Twins' G2 recipe for success built around 3 key ingredients

October 9th, 2023

HOUSTON -- The Twins’ clubhouse was quiet after their Game 1 loss on Saturday night. Not somber, but focused.

Veteran shortstop Carlos Correa knew what needed to happen to shift momentum back in his team’s favor: “Tomorrow we have to capitalize early, don’t let [Framber] Valdez get too comfortable on the mound and score some runs early, give Pablo [López] a good lead right away.”

And that’s exactly what they did.

Correa’s recipe for success led to a 6-2 victory over the Astros on Sunday night in Game 2 of the American League Division Series at Minute Maid Park. And because the Twins stuck to Correa’s script, the series is now even, with each club having one win under its belt.

Step 1: Capitalize early
Correa, who enjoyed a 3-for-4 night, got Minnesota on the board in the first inning with an RBI double. It certainly helps when the postseason veteran sets the tone, but the Twins know that they’ll need other bats to join him in order to come out victorious. In the second, Kyle Farmer followed Correa’s lead.

Entering Sunday, Farmer had played in eight postseason games over the past six years and had never recorded a hit. But when he watched the first pitch he saw soar into the left-field seats for a two-run homer that, at the time, gave his club a three-run lead, he realized it was well worth the wait.

“All my 0-fers came off the bench with the Dodgers, so it was nice to get a start and put a good swing on it,” Farmer said.

So far during the postseason, teams are 11-3 when scoring first. Two of the losses came from Milwaukee in the NL Wild Card Series and one was by Baltimore on Sunday afternoon in the other ALDS matchup.

“In these playoff games, it’s who wants it more,” Twins backstop Ryan Jeffers said. “I promise you we’re not going to have any less energy than anybody else.”

Step 2: Don’t let Valdez get too comfortable
It started with Correa, but before Farmer had a chance to continue that momentum, it was Willi Castro who made sure Valdez couldn’t settle in on the rubber.

Castro led off the inning by falling behind, 0-2, in the count. Then, he watched two balls and fouled off two pitches before the seventh pitch of the at-bat resulted in a scorched single up the middle, setting up Farmer for the two-run blast.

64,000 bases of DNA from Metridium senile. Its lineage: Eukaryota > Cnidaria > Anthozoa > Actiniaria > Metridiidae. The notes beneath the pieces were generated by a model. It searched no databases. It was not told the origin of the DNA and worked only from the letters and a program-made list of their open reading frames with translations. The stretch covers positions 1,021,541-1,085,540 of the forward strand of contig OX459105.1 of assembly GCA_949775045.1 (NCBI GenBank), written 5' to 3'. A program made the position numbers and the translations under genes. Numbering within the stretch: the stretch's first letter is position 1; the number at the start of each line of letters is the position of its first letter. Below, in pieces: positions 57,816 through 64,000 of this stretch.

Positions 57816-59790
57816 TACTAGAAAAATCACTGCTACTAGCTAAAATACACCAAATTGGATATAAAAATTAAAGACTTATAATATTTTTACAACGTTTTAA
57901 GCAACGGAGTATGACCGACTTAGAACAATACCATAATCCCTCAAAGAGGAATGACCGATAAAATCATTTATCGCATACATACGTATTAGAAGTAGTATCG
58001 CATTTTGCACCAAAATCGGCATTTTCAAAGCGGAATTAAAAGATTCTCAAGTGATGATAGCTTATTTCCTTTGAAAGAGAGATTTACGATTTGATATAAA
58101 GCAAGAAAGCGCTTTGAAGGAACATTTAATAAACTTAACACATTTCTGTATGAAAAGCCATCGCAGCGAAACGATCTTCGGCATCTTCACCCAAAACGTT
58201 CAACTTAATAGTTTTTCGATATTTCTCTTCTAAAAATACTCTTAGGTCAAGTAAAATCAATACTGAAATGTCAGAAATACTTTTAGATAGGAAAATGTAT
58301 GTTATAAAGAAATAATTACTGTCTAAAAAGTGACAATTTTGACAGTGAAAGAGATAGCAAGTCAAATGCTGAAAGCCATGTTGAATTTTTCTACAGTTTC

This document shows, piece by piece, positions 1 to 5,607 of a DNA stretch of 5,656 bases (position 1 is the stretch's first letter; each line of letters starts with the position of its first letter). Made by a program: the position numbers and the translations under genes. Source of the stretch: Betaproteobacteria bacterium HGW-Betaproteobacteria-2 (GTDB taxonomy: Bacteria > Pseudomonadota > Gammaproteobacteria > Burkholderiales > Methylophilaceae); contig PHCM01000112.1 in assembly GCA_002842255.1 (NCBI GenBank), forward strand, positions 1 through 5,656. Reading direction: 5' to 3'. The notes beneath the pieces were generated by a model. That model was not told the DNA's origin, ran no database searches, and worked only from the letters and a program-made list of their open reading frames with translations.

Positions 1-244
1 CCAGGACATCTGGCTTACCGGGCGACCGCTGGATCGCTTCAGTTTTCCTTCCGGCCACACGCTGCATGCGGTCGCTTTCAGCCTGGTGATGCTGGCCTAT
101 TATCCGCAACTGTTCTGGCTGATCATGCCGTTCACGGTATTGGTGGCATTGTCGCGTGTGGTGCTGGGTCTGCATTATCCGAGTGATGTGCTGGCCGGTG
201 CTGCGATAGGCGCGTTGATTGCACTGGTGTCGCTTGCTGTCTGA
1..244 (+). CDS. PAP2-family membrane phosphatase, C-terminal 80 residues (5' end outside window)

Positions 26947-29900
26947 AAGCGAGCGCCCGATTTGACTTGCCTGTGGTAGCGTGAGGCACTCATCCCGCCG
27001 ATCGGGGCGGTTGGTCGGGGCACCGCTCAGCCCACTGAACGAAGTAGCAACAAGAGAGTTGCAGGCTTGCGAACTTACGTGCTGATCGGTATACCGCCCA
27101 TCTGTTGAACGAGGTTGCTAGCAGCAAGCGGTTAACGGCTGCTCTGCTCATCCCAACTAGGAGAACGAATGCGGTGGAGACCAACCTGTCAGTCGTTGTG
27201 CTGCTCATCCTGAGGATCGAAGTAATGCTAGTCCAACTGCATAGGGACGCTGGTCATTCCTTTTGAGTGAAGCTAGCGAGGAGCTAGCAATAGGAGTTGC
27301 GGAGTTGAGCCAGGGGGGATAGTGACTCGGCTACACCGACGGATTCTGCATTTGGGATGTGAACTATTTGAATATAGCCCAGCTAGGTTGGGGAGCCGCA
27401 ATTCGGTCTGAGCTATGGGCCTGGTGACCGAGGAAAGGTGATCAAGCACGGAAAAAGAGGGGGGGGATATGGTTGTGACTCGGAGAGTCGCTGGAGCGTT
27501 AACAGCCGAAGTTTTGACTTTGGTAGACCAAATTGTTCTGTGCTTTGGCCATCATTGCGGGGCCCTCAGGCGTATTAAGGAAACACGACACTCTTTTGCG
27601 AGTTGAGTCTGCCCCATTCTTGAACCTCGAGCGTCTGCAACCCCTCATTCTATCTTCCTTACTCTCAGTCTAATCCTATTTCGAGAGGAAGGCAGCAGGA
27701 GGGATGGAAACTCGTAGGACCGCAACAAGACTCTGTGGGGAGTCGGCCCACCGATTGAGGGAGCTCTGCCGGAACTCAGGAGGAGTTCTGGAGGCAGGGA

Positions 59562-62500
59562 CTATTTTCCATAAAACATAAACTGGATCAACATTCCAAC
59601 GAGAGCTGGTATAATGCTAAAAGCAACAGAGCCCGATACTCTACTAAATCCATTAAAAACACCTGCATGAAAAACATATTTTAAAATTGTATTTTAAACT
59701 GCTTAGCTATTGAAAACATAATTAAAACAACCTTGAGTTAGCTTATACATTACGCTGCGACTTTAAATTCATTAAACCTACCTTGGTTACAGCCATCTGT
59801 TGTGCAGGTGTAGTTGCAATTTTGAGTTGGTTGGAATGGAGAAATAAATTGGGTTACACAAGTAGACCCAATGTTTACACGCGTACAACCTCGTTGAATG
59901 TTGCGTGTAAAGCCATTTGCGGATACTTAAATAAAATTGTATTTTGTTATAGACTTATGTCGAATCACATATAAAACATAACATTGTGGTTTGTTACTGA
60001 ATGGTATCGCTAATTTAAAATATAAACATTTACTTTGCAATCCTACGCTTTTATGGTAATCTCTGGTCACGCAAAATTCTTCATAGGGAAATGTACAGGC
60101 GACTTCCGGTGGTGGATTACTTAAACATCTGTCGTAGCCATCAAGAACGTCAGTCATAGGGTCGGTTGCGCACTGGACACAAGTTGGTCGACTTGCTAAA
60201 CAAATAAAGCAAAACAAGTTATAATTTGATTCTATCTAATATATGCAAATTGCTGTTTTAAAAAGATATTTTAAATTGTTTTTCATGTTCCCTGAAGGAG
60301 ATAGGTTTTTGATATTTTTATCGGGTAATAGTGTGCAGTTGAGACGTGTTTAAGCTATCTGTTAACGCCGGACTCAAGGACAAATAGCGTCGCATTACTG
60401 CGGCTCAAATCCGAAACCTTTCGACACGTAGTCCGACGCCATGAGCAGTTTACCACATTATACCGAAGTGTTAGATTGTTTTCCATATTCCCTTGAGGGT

“Willi put a great at-bat together,” Farmer said. “He kind of set up that inning for me, and then I was looking first-pitch heater, and [Valdez] threw it in the spot I was looking.”

Not only did chasing Valdez from the game in the fifth prove that the Twins had an excellent game plan, but it was also more proof that the club has put its first-half struggles against southpaws behind it.

Prior to the All-Star break, this lineup owned an 81 wRC+ against lefties (29th in MLB). In the second half, that jumped to a 125 wRC+ (third in MLB).

“I thought we did a really good job,” Jeffers said. “We made him work. We got his pitch count up pretty early, and we got some big hits.”

Step 3: Give López a good lead right away
An early lead not only helps build confidence in the dugout, it gives the team’s starting pitcher some much-needed breathing room. And when the Twins have someone like López on the rubber, all he needed was a little help from his offense. He could handle the rest.

López dazzled through seven scoreless innings, allowing six hits and striking out seven batters.

“So when you go out there and pop some runs and put some runs on the board, and your guy goes out there and sits them right down, that gets everyone kind of going,” Twins manager Rocco Baldelli said. “You start riding that inning after inning.”

The biggest key was that after Minnesota accomplished its goal of getting ahead early, it didn’t take its foot off the gas. Correa did the heavy lifting, but Farmer provided the big blast and Edouard Julien delivered a pinch-hit RBI single in the seventh for an additional insurance run.

It resulted in a more upbeat clubhouse on Sunday night, but the same determination was palpable. The team is eager to get back to Target Field and now, with some momentum behind them, the Twins' confidence is only growing.

“You look for those momentum swings,” Baldelli said. “How much do they matter? I couldn't tell you how much they matter, but I think they matter, and I think everyone else in the dugout thinks they matter.”